UNDER the pretext of foreign aid, many African countries would appear to have abdicated their developmental responsibilities, shifting the burden to the donor community. It is such that there is hardly any crucial sector of the national economies of several African countries without the imprints of donor states and agencies. Ordinarily, there is nothing inherently bad about foreign aid. However, as the African experiences have shown, almost across board, foreign aid can produce both positive and negative impacts, depending on certain intervening variables, most notably the attached condionalities and the overall governance of the aid regime.
It is against this background that the recent revelation by Mr. Gordon Brown, former British Prime Minister and the United Nations Special Envoy on Global Education, about the joint initiative of the United States Agency for International Development (USAID), the Development Commission of the European Union, The United Kingdom’s Department for International Development (DFID) and the Global Partnership for Education, to boost Nigeria’s Universal Basic Education (UBE) with the injection of $250m, in addition to the Federal Government’s outlay of the same amount, should be celebrated with caution.. Speaking at the meeting of Coalition of Interventions to Support Access and Quality Education in Nigeria held in Abuja, Brown also revealed that he had talked to the head of the Development Commission of the European Union, who had agreed that the government of Nigeria should ‘submit an application from time to time for the next seven years term will be devoted to education development in Nigeria’.
In principle, the potential benefits of such external interventions cannot be overemphasised. Above all else, such an intervention helps address the funding gap in the educational sector, particularly at the foundational level. If well utilised, it has potentials of transforming primary education for the better, including the improvement of educational infrastructure, level of enrolment, staff training and overall quality of education.
In practice, however, there are obvious reasons for concerns. First, the menace of systemic corruption, which appears to have deepened under the current administration, may serve as a clog in the wheel of progress. It is no longer news that one of the main impediments to the effective implementation of the UBE since its inception in 1999 has been corruption. There are insinuations across many states that state governors not only interfere with, but also divert funds meant for the UBE. So, the “donorisation” of Africa’s development has been counterproductive as a result of corruption. Now that the 2015 elections are around the corner and have become about the only game in town, the willingness and ability of the governments to truly commit the funds, when it comes, into the UBE project is suspect. There are also doubts over the institutionalised mechanisms for enforcing accountability and transparency in the governance of the new educational aid regime.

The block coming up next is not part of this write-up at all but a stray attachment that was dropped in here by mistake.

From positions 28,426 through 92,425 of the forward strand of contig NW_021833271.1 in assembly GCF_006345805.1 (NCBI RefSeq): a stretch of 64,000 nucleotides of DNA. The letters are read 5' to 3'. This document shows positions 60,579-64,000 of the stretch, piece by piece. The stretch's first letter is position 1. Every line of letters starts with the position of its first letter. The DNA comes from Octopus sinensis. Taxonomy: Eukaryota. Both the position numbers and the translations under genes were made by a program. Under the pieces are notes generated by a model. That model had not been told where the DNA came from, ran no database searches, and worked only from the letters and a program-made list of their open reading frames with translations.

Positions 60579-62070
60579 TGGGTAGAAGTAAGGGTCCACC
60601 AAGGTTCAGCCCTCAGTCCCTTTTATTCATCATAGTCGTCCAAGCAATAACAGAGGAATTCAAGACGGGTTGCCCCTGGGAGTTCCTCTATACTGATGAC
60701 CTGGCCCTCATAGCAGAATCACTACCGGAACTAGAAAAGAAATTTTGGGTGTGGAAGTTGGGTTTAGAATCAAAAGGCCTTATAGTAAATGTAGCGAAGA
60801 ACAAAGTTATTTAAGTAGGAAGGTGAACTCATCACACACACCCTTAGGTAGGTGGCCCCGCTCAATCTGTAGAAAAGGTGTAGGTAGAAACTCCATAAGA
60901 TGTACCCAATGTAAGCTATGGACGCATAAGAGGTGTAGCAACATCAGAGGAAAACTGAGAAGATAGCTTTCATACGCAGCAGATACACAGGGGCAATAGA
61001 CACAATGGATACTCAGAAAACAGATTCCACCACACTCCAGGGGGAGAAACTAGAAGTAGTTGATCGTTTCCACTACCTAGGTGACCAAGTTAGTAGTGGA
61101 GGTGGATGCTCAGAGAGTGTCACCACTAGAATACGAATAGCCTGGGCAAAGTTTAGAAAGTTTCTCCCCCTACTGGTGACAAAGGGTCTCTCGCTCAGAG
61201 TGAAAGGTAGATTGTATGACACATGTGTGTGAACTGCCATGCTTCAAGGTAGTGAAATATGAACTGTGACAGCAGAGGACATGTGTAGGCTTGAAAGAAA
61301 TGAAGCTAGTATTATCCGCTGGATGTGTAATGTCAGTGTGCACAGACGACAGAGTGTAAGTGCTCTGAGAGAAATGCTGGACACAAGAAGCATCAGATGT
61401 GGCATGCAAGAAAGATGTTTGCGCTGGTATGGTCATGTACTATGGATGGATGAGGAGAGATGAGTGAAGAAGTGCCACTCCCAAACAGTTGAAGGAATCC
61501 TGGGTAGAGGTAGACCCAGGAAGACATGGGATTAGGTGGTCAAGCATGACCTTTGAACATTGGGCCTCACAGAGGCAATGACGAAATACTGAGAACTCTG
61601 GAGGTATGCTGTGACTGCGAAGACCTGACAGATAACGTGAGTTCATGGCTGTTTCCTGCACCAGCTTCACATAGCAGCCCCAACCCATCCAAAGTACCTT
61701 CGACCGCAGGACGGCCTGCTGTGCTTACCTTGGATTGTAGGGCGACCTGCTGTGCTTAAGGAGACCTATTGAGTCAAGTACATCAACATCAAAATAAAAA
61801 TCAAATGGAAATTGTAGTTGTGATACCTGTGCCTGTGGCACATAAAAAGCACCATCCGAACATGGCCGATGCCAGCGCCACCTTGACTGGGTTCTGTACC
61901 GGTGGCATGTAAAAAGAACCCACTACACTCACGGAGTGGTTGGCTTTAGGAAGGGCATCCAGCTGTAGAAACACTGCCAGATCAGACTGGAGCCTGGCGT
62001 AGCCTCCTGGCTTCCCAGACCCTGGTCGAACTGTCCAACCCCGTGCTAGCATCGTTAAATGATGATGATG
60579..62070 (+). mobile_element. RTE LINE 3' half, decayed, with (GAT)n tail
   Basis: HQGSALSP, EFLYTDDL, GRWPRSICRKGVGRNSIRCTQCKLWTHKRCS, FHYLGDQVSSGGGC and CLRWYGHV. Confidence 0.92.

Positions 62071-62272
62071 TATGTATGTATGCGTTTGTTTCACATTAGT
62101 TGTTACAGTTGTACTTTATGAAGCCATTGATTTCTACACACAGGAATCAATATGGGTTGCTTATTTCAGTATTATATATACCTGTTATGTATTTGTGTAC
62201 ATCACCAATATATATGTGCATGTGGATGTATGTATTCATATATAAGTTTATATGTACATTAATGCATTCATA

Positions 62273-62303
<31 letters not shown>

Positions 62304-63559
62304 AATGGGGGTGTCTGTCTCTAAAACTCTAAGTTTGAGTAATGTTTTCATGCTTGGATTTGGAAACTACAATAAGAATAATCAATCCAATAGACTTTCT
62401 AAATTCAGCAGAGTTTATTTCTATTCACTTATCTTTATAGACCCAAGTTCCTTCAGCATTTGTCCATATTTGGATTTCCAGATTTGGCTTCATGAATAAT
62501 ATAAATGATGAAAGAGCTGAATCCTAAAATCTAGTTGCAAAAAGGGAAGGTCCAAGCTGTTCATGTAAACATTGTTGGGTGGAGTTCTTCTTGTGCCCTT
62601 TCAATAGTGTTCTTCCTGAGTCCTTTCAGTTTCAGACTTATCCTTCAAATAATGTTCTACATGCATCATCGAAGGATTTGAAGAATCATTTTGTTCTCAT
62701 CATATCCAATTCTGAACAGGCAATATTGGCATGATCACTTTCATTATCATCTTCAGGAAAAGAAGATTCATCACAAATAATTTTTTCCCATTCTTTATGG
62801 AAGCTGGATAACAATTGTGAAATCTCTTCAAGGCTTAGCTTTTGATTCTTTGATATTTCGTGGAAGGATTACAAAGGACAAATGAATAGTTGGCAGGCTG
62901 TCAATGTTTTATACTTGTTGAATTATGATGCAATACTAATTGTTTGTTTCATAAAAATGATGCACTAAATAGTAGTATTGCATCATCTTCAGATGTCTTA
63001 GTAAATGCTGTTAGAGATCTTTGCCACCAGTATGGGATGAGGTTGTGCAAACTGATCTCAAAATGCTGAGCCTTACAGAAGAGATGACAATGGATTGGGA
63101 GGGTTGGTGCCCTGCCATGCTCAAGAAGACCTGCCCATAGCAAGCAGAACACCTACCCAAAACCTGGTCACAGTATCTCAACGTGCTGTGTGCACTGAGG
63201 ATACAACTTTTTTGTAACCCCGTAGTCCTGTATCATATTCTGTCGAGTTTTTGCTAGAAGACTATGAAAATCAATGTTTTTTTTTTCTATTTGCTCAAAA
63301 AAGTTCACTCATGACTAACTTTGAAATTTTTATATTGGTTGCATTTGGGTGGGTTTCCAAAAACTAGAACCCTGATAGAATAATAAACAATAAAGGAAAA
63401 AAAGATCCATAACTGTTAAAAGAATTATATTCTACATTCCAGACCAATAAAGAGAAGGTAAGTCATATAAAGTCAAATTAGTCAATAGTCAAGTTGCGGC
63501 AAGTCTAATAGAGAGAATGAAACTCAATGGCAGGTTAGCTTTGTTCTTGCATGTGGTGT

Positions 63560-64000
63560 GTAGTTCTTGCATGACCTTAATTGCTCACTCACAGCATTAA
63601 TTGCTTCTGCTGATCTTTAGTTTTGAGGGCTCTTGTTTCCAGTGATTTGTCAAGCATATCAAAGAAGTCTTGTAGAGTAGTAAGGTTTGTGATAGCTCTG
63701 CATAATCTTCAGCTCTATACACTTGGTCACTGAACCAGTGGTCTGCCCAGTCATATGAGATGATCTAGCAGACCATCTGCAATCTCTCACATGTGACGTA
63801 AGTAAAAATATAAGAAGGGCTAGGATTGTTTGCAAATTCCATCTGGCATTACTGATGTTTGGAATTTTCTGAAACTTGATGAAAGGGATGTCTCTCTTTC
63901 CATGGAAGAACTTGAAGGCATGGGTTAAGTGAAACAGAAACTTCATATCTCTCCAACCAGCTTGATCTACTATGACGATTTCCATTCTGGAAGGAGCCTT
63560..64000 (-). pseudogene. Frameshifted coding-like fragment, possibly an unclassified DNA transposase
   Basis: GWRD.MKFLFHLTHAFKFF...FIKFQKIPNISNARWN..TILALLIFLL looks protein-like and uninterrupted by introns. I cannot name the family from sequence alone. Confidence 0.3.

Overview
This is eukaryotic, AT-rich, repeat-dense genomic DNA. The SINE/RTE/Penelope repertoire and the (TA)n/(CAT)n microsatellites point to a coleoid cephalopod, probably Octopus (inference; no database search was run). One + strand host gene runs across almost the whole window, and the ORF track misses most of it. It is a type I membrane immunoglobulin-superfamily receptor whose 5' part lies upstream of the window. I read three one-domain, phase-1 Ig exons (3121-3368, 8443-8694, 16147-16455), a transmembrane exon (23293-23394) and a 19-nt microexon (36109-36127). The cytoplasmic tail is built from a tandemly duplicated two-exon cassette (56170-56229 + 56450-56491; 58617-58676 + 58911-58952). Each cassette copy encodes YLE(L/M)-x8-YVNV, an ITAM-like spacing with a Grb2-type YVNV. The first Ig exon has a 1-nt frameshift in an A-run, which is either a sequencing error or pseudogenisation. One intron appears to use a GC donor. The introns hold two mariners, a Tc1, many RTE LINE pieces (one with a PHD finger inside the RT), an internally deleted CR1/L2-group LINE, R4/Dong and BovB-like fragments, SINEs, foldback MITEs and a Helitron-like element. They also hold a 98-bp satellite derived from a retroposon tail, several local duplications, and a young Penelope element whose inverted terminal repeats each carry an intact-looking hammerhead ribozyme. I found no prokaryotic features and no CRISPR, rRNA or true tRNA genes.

Moreover, the latest external intervention to fund UBE, though commendable, also exposes the poor commitment of the Nigerian government to investing in the nation’s future. Without any doubt, investment in educational is investment in the future as education provides the foundation for development in all spheres of life. A country that fails to make adequate investment in education, therefore, does so at the expense of its greatness, progress and stability. This reality must have played a major role in the decision of the donor community to boost the funding of UBE in Nigeria so as to save Nigeria from itself.
Unfortunately, the Nigerian government seems unperturbed by the gloomy state of its educational sector. Else, how can it be rationalised, the fact that the Academic Staff Union of Universities (ASUU) in Nigeria has been on strike for close to three months now due to poor funding and infrastructural decay in Nigerian universities without any serious interventions from the government? Apart from the excruciating image crisis its causes for Nigerian universities, especially the trivialisation and increasing devaluation of its certificates in the global knowledge community, the collateral damage of keeping the students out of school for such a long period is inestimable. It is so ridiculous why Nigeria is so unwilling to invest in its own future.
Now that multilateral agencies have expressed their willingness to help, the least the government owes Nigerians is to ensure prudent, efficient, open and transparent management of donors’ funds. It is crucially important that the government should learn from the examples of the donor agencies, begin to prioritise education as the foundation of sustainable national progress and make appropriate investments in it.
Source: Education News